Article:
anhydrous wet spring photo

Many farmers switched to other forms of fertilizer, such as liquid nitrogen or urea, in spring 2019. With rain delaying spring field work, timing was an issue, but so was the limited availability of anhydrous, says co-op location manager Curt Mottet.

This past Christmas, Curt Mottet did not spend his nights celebrating. The Richland, Iowa, location manager for Farmer’s Coop Association was instead dealing with the crunch of making sure farmers received anhydrous ammonia before a price increase went into effect at the beginning of 2019.

“I was here Christmas Eve night and Christmas Day night filling anhydrous tanks so we could get more product in,” Mottet said.

The price hike was a symptom of a wet ending to the 2018 harvest season, causing many farmers to fall behind on field preparations for 2019.

With a bump in spring demand, and the same seasonal supply of nitrogen, one of the major producers of anhydrous said it only made sense for prices to see a rise.

“We are market players,” said Darrin Boster, western Corn Belt regional leader at Koch Ag & Energy Solutions. “It’s all about supply and demand. If you have two concerts scheduled and the first one got rained out, so everyone tried to buy tickets to the second concert, does the second concert get cheaper? That’s exactly what happened last fall.”

Boster said the system they have in place for replacing quantities of nitrogen is designed for the product to empty in the fall and be replenished before the spring rush begins. Once that product is used, the process repeats in preparation for post-harvest field work.

He said the fact applications occurred in such a small window for many producers put extra pressure on the system, which is not designed to work that fast, he said. When product is being pulled from terminals, they are typically working around the clock to make sure supply is being constantly created.

With round-the-clock production, that meant more work for Mottet at his location. He would spend long nights at the terminal waiting for trucks to arrive.

Typically, applications are made when ground temperatures are 50 degrees or below. This year, Mottet said they were able to get some fields worked on, but rains in November severely limited the ability to add any anhydrous.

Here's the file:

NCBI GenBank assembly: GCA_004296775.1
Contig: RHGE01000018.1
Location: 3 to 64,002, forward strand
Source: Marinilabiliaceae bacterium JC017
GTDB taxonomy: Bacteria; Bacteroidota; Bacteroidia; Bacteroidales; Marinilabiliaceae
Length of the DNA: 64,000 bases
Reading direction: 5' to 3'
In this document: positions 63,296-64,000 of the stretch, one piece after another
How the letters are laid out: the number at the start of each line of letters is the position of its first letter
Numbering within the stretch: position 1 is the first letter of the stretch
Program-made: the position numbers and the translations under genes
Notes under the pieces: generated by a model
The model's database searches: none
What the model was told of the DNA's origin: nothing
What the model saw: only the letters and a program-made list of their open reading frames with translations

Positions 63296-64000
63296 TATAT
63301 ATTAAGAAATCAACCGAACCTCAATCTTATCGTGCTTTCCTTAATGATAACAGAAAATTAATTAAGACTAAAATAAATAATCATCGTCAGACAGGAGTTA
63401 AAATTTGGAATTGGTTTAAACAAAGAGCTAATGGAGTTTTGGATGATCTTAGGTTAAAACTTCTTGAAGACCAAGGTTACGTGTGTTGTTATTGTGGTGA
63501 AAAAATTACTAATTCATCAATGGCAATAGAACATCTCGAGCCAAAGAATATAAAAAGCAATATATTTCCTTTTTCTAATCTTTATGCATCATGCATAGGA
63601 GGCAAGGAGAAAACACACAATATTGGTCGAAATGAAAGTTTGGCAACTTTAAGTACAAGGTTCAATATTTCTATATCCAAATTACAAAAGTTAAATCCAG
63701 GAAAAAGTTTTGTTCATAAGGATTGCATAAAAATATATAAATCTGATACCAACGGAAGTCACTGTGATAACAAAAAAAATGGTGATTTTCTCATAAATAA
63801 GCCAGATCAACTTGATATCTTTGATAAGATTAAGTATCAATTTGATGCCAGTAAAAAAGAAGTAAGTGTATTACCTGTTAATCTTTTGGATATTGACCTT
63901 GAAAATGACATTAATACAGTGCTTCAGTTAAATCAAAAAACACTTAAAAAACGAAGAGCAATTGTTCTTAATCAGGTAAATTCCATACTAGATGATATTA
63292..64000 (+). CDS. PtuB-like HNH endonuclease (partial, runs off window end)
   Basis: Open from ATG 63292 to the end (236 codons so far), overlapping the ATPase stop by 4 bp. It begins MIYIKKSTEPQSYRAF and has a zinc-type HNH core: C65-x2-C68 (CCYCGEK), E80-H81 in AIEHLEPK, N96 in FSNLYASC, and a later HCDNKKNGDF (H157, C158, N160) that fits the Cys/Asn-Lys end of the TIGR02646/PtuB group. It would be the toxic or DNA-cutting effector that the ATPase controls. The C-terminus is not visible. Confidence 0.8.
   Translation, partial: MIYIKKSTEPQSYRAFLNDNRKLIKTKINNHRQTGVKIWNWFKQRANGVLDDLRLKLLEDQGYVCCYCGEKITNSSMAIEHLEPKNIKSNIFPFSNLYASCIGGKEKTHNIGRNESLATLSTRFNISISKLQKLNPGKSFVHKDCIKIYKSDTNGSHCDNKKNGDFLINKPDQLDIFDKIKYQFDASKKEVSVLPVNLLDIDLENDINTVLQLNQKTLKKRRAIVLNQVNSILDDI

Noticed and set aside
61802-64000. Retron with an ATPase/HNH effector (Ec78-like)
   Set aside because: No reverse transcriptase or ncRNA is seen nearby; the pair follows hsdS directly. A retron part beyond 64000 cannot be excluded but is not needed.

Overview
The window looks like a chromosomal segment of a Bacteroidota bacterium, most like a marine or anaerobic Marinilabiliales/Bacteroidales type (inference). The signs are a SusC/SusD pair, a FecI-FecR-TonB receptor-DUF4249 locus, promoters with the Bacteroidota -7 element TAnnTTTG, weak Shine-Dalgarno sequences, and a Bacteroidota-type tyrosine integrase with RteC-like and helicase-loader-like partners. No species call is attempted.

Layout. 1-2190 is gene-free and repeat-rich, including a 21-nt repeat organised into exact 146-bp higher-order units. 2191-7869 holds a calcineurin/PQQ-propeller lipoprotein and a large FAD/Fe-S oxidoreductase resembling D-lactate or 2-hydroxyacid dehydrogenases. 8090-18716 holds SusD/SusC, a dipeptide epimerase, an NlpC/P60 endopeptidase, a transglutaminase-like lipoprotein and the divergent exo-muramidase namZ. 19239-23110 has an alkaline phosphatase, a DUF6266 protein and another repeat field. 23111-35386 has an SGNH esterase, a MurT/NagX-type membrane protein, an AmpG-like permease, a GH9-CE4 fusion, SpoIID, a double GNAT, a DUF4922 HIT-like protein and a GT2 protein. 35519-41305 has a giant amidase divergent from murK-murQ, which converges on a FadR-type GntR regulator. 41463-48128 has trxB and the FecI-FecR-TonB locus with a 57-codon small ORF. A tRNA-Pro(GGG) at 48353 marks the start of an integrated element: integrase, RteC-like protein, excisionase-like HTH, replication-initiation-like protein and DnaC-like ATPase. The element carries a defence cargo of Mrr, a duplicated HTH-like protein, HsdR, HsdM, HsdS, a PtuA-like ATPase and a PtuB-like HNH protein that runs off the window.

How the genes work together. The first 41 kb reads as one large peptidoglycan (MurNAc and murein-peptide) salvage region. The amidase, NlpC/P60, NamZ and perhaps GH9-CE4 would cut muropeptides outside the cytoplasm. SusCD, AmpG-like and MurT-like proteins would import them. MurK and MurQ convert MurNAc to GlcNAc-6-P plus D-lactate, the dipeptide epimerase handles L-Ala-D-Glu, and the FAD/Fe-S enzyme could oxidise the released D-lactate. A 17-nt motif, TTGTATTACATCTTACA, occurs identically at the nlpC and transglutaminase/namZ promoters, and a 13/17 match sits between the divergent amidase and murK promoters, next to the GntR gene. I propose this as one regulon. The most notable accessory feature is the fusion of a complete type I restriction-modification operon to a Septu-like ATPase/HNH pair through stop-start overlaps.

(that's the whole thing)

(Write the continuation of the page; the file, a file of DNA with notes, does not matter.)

He said in December, they would make “frost runs,” running on an inch or two of soil crust that formed overnight in the colder weather.

“There were a lot of early mornings, or you’d wake up in the middle of the night and go out to try it,” Mottet said. “Basically you spun your wheels and didn’t accomplish a whole lot, but you were trying hard.”

Once snows came, Mottet said they weren’t able to get back into fields until the end of March and early April, when “all hell broke loose.”

“We couldn’t get anhydrous fast enough,” Mottet said. “It was 24-hours-a-day stuff, and the semis couldn’t keep up hauling it in here. We had farmers waiting in the lots (and) waiting for someone to show up so they could get a tank and put another 20-40 acres on.”

Mottet said there were multiple instances with at least three farmers waiting for product to come in. Whenever they would get a load of anhydrous during the day, it would be almost instantly gone.

This year saw people switch to other forms of fertilizer, such as liquid nitrogen or urea. While timing was certainly an issue, Mottet said the biggest reasons he saw farmers shift was due to the limited availability of anhydrous.

Despite being frustrated, Mottet said for the most part, farmers were understanding of the situation.

“We had warned them it might be like this,” Mottet said. “They were pretty accepting of what was going on.”

When needing to move such large quantities of ammonia in a hurry, there are a number of factors working against producers, such as finding the drivers to haul it.

Boster said Koch Ag and Energy does not have its own trucks and hires from the outside. One of the challenges they hear from the trucking companies is the hazardous materials license needed to transport ammonia, and the fact that many who do have that license are simply getting older and retiring.

“There’s not as much seasonal driver supply to pull in,” he said.

When looking to the future, Boster also said the decommissioning of the Magellan pipeline will cause some extra hurdles, though this fall shouldn’t be affected with terminals already full. The 1,100-mile pipeline connected Texas to the upper Midwest, with Magellan Midstream citing expense costs as the main reason for the shutdown.

Boster said his company is figuring out logistics for dealing with the closure for the upcoming years.

“We are working through all kinds of scenarios at the moment,” Boster said.

Mottet echoed the concerns over infrastructure to keep ammonia coming to terminals. While this year was an exceptional year for stress, Mottet said the supply issue isn’t new.

“There’s just not enough trucks to keep up,” Mottet said. “Farm machinery is so much bigger nowadays and everything is bigger and people go faster, and we are hauling it with the same size truck they had 30 years ago. We need more trucks and the manufacturer needs to improve their infrastructure to get out the gate faster.”

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